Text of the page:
Either way, when a core receives a prefetch throttling level, it throttles the prefetch generation accordingly. Quickly referencing FIG. 5, an exemplary embodiment of core prefetch generation logic is illustrated. Here, decisions for generating on-core cache (OCC), such as a prefetch into a low-level data cache, and last level cache (LLC), such as a second or third level cache shared by multiple cores, is made in the core. Alternatively, the OCC and LCC prefetchers, 510 and 515, may be physically separated, where the OCC prefetcher 515 is in the core and the LLC prefetcher 510 is close to the LLC pipeline; such an arrangement would include two prefetch generating components to coordinate their prefetch generation for best performance. Previously, prefetch throttling was purely determined based on some direct or indirect measure of the depth of queue 535 for outstanding prefetches associated with the core. However, the described apparatus' and methods may be utilized with prefetchers for different level caches whether they physically reside together within the core, as illustrated, or separately. Essentially, in FIG. 5, instead of the depth of Queue 535 feeding back into prefetch throttle 505, the prefetch throttle level determined, as described above, is provided to the prefetch throttle logic 505. This logic in turn throttles prefetch generation at the appropriate cache level.
Turning next to FIG. 3, an embodiment of a method for optimizing prefetching is depicted. Although the flows of FIG. 3 are illustrated in a substantially serial fashion, each of the flows may be performed at least partially in parallel or in a different order. Furthermore, some of the illustrated flows may be omitted, while other flows may be included in different embodiments.
Starting at flow 305, a bandwidth congestion amount is determined. Any of the aforementioned metrics for bandwidth and/or congestion, as well as any known metric for bandwidth and/or congestion may be utilized for flow 305. As a first example, a number of outstanding transactions in a memory interface, such as uncore, may be measured for bandwidth congestion. Here, a counter and/or depth of a queue in logic, such as a controller hub or agent therefore, is utilized to measure a number of outstanding transactions. As a second example, bandwidth of the memory interface itself is measured, such as bandwidth utilization of a system memory interconnect. Here, a memory controller hub or other logic associated with the memory interface may be used to determine the bandwidth utilization.
In flow 310 a prefetch accuracy is determined. In one embodiment, a prefetch accuracy includes a miss rate. As described above, the miss rate may be tracked by an agent for each core or for a specific, collocated core. As an example, the miss rate is determined in the same period/interval that the bandwidth congestion amount is determined in flow 305.
In flow 315, the congestion level is determined. In one embodiment, the memory controller, or other modules associated with measuring the bandwidth congestion amount, compares the bandwidth congestion amount to congestion thresholds; this comparison allows for determination of the congestion level. From the specific example given above with two threshold levels, a low, medium, or high congestion level may be determined. If a normal or medium congestion level is determined from the measured bandwidth congestion amount, then in one embodiment no throttling signal is provided; the flow returns to flow 305 where the process repeats during the next interval. In contrast, if the bandwidth congestion amount is below the low watermark, then a no, or zero, throttling level is determined in flow 325.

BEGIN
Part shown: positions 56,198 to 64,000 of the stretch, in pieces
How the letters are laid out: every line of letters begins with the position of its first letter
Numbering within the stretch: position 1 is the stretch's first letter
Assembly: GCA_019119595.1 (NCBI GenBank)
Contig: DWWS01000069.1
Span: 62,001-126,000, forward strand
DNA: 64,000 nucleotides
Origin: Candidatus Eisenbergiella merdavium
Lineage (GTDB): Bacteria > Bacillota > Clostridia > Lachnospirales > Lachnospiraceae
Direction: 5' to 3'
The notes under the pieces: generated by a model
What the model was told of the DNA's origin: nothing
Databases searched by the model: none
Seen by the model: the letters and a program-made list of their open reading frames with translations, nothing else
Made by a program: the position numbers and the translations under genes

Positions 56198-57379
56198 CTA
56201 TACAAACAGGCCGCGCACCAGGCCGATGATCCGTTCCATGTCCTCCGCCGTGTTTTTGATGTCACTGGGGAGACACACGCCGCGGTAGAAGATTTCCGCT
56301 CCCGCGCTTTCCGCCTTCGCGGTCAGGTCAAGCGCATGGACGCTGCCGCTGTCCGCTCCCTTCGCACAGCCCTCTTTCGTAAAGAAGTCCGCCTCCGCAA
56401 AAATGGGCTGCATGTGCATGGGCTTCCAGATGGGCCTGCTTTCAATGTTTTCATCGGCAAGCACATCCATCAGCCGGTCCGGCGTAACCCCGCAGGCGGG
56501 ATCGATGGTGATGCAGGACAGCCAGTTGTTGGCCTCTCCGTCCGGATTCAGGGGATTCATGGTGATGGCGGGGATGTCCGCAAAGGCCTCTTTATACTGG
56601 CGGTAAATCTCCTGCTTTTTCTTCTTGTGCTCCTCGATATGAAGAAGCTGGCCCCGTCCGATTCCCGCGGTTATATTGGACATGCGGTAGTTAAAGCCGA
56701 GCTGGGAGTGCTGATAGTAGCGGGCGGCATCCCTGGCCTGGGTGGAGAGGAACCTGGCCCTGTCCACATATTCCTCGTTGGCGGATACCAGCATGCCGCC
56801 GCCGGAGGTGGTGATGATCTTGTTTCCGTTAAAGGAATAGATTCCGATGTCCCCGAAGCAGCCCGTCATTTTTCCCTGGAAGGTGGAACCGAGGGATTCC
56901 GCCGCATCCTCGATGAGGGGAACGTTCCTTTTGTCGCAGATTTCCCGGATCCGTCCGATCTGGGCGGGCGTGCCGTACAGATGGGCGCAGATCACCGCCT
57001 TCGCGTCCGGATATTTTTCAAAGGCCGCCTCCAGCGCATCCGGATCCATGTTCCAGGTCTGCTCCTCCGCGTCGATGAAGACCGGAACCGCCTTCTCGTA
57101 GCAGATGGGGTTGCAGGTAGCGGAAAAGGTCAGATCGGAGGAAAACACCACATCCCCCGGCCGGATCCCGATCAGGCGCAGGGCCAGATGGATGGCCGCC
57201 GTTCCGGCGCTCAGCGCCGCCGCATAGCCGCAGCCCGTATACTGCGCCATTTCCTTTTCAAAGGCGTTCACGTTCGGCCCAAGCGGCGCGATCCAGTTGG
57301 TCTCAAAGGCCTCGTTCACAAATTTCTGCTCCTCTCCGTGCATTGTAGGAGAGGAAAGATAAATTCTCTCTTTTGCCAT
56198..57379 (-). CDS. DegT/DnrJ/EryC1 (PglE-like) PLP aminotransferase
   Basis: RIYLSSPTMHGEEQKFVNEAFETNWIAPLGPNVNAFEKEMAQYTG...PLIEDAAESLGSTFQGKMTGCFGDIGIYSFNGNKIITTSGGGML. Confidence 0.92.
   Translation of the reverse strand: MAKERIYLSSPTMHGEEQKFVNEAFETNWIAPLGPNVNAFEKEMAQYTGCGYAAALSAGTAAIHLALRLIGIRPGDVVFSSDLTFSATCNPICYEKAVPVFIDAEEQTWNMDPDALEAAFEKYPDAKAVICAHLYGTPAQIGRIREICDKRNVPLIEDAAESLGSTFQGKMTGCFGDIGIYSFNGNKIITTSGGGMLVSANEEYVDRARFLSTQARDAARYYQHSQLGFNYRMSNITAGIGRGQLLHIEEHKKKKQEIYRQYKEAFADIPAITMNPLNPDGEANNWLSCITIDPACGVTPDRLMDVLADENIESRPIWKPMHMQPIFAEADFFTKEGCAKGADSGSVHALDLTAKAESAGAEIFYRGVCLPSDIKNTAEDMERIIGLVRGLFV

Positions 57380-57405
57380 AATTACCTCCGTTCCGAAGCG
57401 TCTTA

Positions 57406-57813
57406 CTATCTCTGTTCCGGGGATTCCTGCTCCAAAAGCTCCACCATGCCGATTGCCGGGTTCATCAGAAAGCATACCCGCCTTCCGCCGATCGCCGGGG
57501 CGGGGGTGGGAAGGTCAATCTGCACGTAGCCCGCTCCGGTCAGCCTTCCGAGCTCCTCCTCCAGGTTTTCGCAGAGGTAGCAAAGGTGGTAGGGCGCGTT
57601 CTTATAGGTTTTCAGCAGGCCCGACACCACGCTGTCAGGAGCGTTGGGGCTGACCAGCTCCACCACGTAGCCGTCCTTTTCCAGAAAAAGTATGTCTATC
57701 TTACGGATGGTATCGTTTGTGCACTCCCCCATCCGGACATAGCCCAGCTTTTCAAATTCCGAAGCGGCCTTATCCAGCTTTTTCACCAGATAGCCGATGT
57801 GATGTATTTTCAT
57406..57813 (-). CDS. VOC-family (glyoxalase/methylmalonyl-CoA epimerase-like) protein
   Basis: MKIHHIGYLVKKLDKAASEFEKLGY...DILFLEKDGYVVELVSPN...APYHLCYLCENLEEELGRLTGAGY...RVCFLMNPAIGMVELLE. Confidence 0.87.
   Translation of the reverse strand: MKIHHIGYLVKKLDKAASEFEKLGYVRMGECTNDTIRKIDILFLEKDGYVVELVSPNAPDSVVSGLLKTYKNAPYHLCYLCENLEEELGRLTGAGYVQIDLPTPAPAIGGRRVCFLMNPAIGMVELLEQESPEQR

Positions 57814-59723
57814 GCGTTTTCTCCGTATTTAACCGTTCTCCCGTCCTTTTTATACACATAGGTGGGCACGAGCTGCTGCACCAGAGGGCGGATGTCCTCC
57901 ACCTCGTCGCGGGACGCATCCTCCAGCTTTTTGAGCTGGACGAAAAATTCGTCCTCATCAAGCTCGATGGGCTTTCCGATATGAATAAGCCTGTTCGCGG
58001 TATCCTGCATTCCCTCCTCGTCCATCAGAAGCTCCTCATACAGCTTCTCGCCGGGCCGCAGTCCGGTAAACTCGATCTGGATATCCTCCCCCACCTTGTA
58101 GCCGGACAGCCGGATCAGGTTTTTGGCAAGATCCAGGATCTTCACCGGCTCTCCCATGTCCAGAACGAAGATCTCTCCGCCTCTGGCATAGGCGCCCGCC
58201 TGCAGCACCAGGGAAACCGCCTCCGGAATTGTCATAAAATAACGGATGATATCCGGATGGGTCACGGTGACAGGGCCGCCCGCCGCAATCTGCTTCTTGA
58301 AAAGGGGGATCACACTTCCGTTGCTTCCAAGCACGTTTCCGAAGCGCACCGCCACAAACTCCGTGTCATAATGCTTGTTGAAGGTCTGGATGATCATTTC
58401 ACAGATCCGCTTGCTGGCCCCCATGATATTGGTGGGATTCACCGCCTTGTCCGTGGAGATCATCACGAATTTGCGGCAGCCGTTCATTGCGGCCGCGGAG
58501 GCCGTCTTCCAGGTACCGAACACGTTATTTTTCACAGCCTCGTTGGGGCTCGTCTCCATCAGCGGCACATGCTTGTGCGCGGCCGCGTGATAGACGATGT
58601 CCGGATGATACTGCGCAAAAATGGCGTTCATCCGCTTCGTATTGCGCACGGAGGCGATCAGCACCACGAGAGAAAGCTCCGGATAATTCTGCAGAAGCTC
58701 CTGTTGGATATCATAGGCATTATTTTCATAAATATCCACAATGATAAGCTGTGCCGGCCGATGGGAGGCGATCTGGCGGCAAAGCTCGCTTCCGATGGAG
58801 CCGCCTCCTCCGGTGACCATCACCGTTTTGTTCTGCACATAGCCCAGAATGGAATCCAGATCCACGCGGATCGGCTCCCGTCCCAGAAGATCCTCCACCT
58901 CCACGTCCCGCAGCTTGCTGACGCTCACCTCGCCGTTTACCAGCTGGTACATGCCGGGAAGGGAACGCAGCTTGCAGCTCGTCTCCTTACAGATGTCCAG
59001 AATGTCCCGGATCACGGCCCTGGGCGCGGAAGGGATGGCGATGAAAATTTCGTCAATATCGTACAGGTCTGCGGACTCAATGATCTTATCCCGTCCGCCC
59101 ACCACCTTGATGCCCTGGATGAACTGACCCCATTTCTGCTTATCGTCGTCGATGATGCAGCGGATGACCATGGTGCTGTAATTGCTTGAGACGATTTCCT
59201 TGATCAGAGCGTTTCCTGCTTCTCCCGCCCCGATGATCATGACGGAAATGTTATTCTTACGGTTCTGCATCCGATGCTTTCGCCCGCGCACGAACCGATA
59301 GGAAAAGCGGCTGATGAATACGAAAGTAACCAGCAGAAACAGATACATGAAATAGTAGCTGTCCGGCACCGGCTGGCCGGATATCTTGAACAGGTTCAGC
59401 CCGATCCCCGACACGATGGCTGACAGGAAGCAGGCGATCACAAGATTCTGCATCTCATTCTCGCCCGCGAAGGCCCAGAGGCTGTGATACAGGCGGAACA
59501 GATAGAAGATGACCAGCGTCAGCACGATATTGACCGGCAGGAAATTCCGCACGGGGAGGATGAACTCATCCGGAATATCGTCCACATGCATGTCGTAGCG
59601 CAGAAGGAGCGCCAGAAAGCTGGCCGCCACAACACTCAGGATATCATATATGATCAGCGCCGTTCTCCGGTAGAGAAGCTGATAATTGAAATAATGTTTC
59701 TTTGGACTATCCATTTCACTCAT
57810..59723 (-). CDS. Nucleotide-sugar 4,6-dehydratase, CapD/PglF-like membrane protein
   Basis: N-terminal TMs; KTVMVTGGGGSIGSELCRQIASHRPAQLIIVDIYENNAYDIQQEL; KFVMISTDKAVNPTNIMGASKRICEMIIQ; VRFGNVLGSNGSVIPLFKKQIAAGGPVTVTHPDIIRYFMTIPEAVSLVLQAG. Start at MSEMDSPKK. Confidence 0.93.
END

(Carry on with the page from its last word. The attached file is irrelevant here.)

Alternatively, if the bandwidth congestion amount is above a high watermark, then a high congestion level is determined. In one example, a high congestion indicator is sent to an agent, such as CSILs described above. And, in flow 320, the throttling level is determined based on the measured cache miss rate. As stated above, the miss rate may be compared to N threshold/watermark values to determine one of N+1 prefetch throttling states/levels. Specifically, the example above describes three threshold values and four throttling states—no, low, mid, and high throttling.
Once an agent, such as a CSIL, determines the throttling level in flow 320, or no throttling level is determined in flow 325 due to the bandwidth congestion amount being below a specified congestion threshold, then the prefetch throttling level is provided to the appropriate core. As referenced above, in the case where a core only receives a single throttling level per interval, then flow 330 becomes a simple forward to flow 335, where the core receives the throttling level and throttles accordingly. However, in the scenario where a core receives multiple throttling levels, such as a throttling level from each CSIL for each slice of a cache, the PCIL or core determines the appropriate throttling level in flow 330. In one embodiment, the appropriate throttling level is the highest received throttling level. However, any algorithm for selecting between multiple throttling levels may be used. Once again, when the appropriate level is determined, then in flow 335, the core throttles the prefetch generation, accordingly. Note from the discussion of FIG. 5 above that, if the cache monitored for prefetch accuracy is a low-level cache within the core, an OCC prefetcher may be throttled. Similarly, if the cache is a high-level, last-level cache, then an LLC prefetcher may be throttled whether the LLC prefetcher is physically located close to the core or close to the cache pipeline. Additionally, multiple prefetch generators may be throttled based on a single received prefetch throttling level.